Thursday, August 1, 2013

MC perspective: How to talk to people

MCC Michael Jones

In the summer of 2011, I was in the living room of retired Commander Harry Ferrier. He flew in the only Avenger torpedo plane to return from an attack on the Japanese fleet during World War II.

As I sat behind my camera, I watched as MCC Michael Jones conducted the interview.  Keep in mind, over the years Ferrier had talked to many interviewers.  He's in several high end documentaries.

Click the link below to watch our short piece, and get ready for what happens at about three minutes in.

Midway Memories

Let me tell you, when he revealed that information for the first time on camera....that's what you live for as a journalist.  That kind of interview doesn't happen easily.  Chief Jones sat down with him, and the first thing he said was "Tell me your story."  After Ferrier talked about his experience in the Avenger, Chief began his interview.  Because he was patient, he was able to reach depths of this great man that no one before him had been able to.  Total interview time, over three hours.

Watch this full-length documentary, and be on the lookout for Commander Ferrier's parts.  Do they sound familiar?

The Battle of Midway

Over the years, I've identified my strengths and weaknesses.  I'm really good at adapting to people and making them feel comfortable  Thus, my interview technique is very solid.  Tell you right now, I'm in awe of Chief's interviews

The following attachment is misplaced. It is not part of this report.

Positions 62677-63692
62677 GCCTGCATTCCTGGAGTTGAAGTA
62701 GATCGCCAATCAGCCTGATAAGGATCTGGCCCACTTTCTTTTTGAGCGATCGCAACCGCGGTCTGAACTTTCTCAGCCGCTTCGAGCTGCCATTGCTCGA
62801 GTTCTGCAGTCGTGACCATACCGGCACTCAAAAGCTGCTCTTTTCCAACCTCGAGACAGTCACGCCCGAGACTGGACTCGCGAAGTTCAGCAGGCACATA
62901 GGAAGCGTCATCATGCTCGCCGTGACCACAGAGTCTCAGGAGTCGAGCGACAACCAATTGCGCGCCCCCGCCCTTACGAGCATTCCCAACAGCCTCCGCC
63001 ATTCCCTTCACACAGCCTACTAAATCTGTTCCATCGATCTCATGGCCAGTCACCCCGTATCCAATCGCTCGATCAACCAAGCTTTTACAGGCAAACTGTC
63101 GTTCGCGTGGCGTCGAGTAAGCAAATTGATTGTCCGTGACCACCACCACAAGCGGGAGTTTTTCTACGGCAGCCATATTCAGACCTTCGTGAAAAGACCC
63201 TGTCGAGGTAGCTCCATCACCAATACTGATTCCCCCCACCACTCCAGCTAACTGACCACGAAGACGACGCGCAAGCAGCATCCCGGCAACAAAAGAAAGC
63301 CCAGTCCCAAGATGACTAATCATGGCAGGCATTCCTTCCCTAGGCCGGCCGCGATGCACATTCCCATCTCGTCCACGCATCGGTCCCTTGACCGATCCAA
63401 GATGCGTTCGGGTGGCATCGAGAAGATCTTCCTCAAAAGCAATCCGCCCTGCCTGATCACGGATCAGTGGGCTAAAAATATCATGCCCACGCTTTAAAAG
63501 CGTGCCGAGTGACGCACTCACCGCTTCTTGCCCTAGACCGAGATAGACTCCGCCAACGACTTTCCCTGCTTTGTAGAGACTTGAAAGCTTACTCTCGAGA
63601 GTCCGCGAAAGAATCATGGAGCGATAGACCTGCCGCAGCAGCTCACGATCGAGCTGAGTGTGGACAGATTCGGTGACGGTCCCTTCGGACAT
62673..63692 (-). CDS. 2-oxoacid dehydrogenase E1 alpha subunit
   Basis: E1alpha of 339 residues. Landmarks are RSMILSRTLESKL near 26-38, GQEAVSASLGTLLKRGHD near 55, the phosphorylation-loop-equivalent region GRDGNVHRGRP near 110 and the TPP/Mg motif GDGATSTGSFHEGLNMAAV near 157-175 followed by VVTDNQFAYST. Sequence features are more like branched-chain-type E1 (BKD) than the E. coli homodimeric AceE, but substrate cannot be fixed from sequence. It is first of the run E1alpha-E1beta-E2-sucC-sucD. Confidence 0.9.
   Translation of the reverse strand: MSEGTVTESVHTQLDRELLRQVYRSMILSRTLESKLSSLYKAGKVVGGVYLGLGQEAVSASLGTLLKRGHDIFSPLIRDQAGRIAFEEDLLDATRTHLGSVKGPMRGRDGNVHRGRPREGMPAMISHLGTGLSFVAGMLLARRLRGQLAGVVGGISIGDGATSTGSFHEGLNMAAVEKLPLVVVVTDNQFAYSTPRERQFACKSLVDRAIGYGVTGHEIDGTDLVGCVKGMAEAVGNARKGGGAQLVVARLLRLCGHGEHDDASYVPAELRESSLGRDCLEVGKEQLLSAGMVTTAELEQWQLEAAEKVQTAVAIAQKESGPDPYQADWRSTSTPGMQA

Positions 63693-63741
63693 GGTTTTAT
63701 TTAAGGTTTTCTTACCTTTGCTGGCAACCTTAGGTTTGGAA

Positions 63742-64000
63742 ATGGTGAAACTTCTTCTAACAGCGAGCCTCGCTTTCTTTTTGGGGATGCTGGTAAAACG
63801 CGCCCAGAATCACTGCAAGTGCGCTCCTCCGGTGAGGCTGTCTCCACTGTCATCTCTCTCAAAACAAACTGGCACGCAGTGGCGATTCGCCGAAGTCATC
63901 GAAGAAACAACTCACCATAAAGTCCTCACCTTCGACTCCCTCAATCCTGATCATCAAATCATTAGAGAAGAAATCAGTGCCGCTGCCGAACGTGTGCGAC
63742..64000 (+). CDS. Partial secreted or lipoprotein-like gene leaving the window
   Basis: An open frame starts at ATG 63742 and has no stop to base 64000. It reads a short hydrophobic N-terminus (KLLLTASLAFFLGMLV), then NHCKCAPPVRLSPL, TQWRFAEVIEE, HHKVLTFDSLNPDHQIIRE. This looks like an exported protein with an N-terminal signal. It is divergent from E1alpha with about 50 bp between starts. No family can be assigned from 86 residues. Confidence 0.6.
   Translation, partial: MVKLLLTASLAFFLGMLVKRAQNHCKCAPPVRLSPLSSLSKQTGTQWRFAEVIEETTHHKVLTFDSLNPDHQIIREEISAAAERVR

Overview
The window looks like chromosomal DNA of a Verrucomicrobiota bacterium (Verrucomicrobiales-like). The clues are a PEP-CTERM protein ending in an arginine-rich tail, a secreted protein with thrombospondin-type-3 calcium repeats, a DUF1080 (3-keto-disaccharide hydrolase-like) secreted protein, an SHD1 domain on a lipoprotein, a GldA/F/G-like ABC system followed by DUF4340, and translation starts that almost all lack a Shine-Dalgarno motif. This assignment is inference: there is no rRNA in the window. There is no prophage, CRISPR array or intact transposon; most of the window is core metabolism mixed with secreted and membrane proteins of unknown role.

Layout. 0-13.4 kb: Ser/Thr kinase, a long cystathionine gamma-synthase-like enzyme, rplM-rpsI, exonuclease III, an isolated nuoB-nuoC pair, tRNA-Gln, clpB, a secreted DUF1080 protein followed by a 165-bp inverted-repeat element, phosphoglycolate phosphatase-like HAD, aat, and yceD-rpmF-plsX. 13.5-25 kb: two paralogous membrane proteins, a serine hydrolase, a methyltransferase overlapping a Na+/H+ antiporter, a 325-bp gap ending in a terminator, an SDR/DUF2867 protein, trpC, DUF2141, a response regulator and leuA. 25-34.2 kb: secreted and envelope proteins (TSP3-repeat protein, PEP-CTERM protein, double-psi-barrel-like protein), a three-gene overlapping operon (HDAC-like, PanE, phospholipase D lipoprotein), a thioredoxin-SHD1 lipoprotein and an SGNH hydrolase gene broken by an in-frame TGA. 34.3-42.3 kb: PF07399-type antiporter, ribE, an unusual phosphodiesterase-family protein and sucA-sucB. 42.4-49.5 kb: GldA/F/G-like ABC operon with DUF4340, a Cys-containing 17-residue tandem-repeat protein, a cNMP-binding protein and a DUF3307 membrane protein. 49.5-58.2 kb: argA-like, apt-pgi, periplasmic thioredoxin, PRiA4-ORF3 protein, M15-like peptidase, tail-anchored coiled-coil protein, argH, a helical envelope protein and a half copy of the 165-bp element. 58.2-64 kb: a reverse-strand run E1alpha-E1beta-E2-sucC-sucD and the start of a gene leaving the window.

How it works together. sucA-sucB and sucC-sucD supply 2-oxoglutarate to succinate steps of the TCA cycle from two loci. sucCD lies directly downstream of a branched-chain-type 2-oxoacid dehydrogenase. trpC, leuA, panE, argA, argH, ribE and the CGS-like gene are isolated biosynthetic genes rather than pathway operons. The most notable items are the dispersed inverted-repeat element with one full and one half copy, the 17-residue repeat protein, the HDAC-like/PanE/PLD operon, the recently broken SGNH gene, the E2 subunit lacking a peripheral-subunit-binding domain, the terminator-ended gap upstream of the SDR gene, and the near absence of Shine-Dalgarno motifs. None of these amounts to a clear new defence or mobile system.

People skills are huge in this business.  Chief recently wrote in with some advice on how to talk to your interview subject.


1. Genuinely care about the subject you're covering - always take the approach that you are learning something new, first-hand from your subject.

2. Ask the questions you'd like answered - imagine yourself watching the end product on TV. Would you change the channel? 

3. Put in the time - your subject may think they know what you want to hear. Let them tell their piece in its entirety. Go back and then re-ask your questions. 

4. Maintain eye contact - the soundbites will look better if the subject doesn't feel as if you're taking a survey. Give your viewers a glimpse into a very interesting conversation. Make them wish they'd been there while feeling glad you were there instead. 

5. Allow for a pause at the end of each answer - this gives you extra footage for transitions later. Achieve this by honing your non-verbal cues: nodding, and most important, eye contact.

"You're great at interviewing!  No, YOU'RE great at interviewing!"

Location:  Savannah, GA    Miles traveled:  4,649

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